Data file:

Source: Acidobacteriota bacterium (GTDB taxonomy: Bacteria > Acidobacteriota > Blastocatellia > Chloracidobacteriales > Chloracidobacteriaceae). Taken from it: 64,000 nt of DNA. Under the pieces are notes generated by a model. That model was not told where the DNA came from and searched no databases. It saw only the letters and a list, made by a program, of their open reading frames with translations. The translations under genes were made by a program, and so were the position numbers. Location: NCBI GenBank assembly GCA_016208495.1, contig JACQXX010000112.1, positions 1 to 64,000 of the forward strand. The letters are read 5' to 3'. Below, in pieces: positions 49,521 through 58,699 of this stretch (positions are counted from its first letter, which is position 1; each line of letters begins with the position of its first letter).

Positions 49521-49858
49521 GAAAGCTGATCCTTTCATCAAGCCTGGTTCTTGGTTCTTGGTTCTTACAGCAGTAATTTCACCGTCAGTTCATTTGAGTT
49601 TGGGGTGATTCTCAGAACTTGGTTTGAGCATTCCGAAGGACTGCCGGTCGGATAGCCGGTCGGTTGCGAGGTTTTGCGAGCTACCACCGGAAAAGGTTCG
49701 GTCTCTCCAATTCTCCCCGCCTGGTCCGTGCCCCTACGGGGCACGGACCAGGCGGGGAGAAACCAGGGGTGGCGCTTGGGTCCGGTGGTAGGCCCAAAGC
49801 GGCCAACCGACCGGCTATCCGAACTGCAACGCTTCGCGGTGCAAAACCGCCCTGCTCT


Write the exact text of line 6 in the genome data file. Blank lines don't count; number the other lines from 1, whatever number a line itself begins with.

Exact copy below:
49801 GGCCAACCGACCGGCTATCCGAACTGCAACGCTTCGCGGTGCAAAACCGCCCTGCTCT